Helping an Adult Loved One With Binge-eating Disorder

Reviewed Nov 9, 2017

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Summary

  • Loved ones of adults with binge-eating disorder want to help but don’t know how.
  • Pushing an adult with binge-eating disorder to seek help can backfire.
  • There are nonthreatening ways to offer support.

“Helpless to help” is how you might feel if you have an adult friend or family member struggling with binge-eating disorder (BED). Of course you want to step in and do all you can to stop your loved one from harmful overeating. But, you must accept that you cannot control your loved one’s behavior or readiness to change. Seeking treatment is a choice only a person with BED can make. So, what can you do to support and encourage someone you care about without giving in to BED? Here are some suggestions:

  • Learn about BED. Having a good understanding of BED and your loved one’s painful struggle with food will help you to know what to say and how to be supportive. Seeing BED as a real illness rather than a problem of willpower will help you to be compassionate and avoid making demands for change.
  • Avoid placing blame. You cannot pinpoint the cause of an eating disorder. And even if you could, placing blame is pointless. Directing anger or guilt at your loved one, at yourself, or others, does nothing to solve the problem.
  • Set boundaries. Think of the ways you have enabled BED to affect your life. Have you made excuses for your loved one’s behavior? Have you changed your routines or given up an activity you once enjoyed because of BED? Have you fought one too many times about overeating? Have you repeatedly allowed your loved one to direct feelings of anger or guilt at you? Setting limits you can control will help you provide the support your loved one needs while protecting the health of your relationship.
  • Voice gentle concern without demanding action. It’s OK to express concern about worrisome behaviors or moods. For example, “I noticed lots of food wrappers on the floor of your car. Have you thought about talking to someone?” Or, “The candy I bought for the kids’ class party is gone. Do you want to tell me what’s going on?” Statements like these gently bring the issue to light and give your loved one the freedom to decide how to respond.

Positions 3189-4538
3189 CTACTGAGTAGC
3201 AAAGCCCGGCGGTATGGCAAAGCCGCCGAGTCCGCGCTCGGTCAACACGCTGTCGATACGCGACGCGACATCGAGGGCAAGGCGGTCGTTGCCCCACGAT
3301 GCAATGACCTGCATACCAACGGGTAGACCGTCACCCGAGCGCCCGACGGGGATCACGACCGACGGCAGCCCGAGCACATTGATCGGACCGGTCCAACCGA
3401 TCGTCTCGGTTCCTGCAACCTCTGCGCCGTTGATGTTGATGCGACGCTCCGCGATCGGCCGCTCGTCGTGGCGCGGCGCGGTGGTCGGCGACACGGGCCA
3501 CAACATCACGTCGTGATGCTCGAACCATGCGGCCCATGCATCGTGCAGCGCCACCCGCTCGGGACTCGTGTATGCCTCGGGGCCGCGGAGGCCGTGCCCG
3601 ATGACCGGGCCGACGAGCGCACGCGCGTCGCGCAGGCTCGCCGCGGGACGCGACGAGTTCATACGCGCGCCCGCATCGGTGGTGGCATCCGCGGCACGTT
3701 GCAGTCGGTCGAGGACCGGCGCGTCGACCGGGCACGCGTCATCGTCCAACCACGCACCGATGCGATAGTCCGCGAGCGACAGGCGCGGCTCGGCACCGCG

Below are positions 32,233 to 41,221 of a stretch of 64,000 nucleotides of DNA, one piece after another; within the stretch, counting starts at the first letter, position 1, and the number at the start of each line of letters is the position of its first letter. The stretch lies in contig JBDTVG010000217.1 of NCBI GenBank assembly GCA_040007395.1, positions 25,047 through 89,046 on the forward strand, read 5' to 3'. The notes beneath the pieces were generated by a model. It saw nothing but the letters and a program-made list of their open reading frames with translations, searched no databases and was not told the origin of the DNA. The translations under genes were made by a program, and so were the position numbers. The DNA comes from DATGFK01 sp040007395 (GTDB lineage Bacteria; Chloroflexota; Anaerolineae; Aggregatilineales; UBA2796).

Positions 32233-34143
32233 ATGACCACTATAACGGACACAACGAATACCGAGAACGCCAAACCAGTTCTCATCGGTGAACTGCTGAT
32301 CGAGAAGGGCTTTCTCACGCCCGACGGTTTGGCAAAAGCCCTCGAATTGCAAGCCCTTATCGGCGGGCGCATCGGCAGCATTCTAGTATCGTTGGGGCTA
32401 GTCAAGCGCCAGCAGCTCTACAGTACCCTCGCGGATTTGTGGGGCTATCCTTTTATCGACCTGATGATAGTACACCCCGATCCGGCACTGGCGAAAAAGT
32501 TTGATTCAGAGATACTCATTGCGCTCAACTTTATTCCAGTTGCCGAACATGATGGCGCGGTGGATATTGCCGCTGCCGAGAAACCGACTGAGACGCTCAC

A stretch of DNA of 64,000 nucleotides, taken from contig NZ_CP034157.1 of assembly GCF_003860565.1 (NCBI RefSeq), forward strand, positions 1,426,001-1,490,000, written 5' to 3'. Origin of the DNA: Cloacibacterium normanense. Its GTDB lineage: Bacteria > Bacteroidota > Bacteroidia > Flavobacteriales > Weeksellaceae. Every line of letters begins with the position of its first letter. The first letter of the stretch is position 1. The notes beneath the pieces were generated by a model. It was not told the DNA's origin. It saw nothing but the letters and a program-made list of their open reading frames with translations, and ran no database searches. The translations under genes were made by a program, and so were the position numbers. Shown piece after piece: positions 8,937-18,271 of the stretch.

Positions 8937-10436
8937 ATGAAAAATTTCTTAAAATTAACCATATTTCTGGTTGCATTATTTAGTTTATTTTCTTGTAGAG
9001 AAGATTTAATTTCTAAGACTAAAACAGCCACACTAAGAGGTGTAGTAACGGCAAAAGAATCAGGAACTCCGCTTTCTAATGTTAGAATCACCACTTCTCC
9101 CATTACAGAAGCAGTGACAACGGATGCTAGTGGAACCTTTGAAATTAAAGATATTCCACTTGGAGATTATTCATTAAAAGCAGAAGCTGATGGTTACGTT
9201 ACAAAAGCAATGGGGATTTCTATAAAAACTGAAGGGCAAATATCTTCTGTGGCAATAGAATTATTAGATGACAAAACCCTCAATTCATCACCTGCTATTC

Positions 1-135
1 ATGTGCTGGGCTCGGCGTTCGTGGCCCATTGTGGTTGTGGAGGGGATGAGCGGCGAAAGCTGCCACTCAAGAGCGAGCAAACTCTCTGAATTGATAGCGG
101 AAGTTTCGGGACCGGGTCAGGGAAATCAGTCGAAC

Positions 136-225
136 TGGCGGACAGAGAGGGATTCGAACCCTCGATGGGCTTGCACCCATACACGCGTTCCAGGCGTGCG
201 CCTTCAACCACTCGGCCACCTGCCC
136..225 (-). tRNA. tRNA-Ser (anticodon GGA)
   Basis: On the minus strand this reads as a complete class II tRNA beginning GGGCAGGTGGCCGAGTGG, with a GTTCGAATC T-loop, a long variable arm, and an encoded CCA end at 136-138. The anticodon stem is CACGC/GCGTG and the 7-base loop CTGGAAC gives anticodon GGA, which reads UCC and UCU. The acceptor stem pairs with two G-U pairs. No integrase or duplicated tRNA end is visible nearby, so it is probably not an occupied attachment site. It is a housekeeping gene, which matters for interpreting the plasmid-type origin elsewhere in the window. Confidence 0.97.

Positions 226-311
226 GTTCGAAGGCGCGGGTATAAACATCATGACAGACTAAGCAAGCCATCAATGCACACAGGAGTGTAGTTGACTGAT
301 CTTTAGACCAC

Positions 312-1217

• Be present. People with BED often withdraw from friends and family because of shame and guilt. Being present conveys that you desire and value your loved one's company and that the eating disorder doesn’t change this.
  • Remind your loved one why she is special to you. For example, “I love being with you because you make me laugh.” Or, “You have such a beautiful voice—you’re so lucky to have such a great gift.” Comments like these make it clear that you admire and value your loved one for reasons other than appearance. This is especially important for people who struggle with body image and self-esteem.
  • Focus on what a healthy body can do; not on what a healthy body looks like. Most people with BED have issues with their weight and body shape, and many wish to lose weight. Although you want to encourage your loved one’s efforts to eat normally and healthily, keep in mind that good health has many dimensions and there are many reasons to adopt a healthy lifestyle.
  • Acknowledge your loved one’s feelings. People with BED are most likely to seek help when they are really sad, distressed about their weight, unhappy in their relationship, stressed out, or feeling badly in some other way. If your loved one opens up to you, be sure to validate these feelings. Although revisiting the same issues can be trying on your patience, recognize that such discussions may prompt your loved one to get help. Keep in mind that you can set limits over when these conversations take place and how they play out.

Resources

Binge Eating Disorder Association
http://bedaonline.com/

National Eating Disorders Association
www.nationaleatingdisorders.org

By Christine Martin
Source: Talking to Eating Disorders: Simple Ways to Support Someone With Anorexia, Bulimia, Binge Eating, or Body Image Issues by Jeanne Albronda Heaton, PhD, and Claudia J. Strauss. New American Library, 2005; Binge Eating Disorder Association
Reviewed by Rose Marie Sime, MD, VP DABPN, Medical Director, Beacon Health Options

Summary

  • Loved ones of adults with binge-eating disorder want to help but don’t know how.
  • Pushing an adult with binge-eating disorder to seek help can backfire.